Rabbi Kay said, "As an Orthodox community school, we have always valued the principle of unity and achdut within the Jewish community, and look for ways to express this ideal and teach it to our children. At the same time, we respect ...differences ....that distinguish each of our communities (referring to Conservative and Reform communities).

In other words, Rabbi Kay suggests that while we shouldn't ignore the ideological differences that do exist, we have to keep our eye on the bigger picture. And what is that 'bigger picture'? It's the picture of achdus and unity. Instead of looking to focus on the differences between us, why not look for common ground to embrace the values and ideas we share?

In pre War Europe the Jewish people had far too few friends. One friend that we did have was the King of Denmark. When the Nazis rose to power, the King of Denmark and the citizens of his country were remarkably supportive and protective of Jews.

Once, the Nazis urged the King of Denmark to institute anti-Jewish legislation of the type that Germany itself had put in place. The King refused to do so. When asked why, he said, 'But you see, there isn't any Jewish problem here. We don't consider ourselves inferior to them.'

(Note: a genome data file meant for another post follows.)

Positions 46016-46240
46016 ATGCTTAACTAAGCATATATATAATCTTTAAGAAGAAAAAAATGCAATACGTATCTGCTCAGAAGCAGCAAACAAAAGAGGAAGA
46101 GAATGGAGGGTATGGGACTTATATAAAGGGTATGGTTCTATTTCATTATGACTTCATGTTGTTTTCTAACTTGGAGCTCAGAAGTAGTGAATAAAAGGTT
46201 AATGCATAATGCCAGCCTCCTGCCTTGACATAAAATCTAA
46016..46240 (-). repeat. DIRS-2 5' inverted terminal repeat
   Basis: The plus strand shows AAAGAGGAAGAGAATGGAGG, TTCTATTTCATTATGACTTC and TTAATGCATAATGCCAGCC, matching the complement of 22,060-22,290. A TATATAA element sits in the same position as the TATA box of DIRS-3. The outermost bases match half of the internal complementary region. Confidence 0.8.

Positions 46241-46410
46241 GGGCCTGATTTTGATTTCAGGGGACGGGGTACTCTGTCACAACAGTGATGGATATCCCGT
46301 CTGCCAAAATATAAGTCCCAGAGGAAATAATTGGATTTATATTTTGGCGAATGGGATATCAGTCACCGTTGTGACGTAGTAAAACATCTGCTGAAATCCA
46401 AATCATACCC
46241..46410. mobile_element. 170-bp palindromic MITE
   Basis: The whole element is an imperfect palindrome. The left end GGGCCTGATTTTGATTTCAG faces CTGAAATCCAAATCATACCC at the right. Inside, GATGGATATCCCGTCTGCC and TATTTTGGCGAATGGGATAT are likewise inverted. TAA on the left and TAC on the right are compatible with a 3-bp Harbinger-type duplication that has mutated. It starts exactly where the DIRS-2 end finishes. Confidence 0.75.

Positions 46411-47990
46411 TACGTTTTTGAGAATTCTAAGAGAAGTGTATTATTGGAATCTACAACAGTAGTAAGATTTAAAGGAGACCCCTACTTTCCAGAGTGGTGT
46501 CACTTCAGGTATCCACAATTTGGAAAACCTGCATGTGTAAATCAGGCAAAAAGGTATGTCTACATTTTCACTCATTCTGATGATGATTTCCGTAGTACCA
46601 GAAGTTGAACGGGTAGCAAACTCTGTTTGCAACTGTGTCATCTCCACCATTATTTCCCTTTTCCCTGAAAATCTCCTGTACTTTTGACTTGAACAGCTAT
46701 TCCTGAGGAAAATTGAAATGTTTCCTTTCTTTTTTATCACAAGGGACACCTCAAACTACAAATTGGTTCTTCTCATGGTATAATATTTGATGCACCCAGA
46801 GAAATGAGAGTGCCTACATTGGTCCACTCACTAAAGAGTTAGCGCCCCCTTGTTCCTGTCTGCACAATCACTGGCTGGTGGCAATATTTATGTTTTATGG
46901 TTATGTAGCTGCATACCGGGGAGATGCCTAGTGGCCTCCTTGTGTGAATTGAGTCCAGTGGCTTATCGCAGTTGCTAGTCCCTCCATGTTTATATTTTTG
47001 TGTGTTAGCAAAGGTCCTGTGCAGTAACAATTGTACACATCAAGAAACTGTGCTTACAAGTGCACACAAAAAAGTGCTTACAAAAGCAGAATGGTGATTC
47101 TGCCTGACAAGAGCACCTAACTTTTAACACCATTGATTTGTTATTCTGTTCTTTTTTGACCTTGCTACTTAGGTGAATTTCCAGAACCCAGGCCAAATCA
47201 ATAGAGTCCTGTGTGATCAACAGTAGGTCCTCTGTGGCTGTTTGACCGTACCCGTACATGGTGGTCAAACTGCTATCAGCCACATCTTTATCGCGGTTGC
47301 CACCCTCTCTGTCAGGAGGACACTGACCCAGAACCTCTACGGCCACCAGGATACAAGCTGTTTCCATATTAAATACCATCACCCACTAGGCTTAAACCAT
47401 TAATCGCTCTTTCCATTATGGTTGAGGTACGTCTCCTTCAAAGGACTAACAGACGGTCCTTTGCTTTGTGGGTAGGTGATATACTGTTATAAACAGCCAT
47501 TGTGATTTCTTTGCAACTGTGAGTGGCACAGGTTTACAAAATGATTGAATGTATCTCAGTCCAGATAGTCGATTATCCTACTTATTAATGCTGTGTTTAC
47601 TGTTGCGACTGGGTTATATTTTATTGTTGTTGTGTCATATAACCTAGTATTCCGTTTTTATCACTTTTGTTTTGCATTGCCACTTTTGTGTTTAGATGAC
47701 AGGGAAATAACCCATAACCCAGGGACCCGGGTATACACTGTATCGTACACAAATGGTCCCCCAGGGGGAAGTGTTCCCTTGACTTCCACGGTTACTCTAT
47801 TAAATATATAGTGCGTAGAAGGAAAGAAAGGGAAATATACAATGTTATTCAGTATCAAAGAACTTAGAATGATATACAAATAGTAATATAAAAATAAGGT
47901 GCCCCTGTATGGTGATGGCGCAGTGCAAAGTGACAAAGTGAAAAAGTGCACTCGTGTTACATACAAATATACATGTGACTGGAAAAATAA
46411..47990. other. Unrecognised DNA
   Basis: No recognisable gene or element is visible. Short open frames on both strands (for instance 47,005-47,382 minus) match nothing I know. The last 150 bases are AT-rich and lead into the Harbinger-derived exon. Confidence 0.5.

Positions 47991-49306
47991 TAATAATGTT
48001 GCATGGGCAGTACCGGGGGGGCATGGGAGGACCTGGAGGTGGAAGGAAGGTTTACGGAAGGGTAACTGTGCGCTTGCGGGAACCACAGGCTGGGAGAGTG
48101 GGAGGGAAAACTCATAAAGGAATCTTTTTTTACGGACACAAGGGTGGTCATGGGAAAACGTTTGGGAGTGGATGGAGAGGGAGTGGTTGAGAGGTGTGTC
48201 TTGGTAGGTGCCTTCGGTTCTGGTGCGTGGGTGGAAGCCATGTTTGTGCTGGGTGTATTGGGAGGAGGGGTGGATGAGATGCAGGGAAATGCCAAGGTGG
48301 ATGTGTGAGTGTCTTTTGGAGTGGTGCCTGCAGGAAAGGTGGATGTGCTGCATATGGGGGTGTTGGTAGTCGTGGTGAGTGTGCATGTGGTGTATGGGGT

How does one muster within ones self such a perspective? Why did the King of Denmark have such a generous and noble spirit toward Jews? I don't know for sure. I'd like to suggest, however, that acting with tolerance toward those who are different is a universal requirement, and comes from a universal story --- the story of Cain and Abel.

Following the first murder in history, Hashem came to Cain with a curious question: "Ei Hevel achichah?" -- "Where is Abel your brother?" Cain's well known response was, " Lo yadati. Ha'Shomer achi anochi?" "I don't know. Am I my brother's keeper?"

You'll notice that Hashem said, 'Where is Abel your brother.' Why did He say 'Abel your brother'? Surely Cain knew that Abel was his own brother.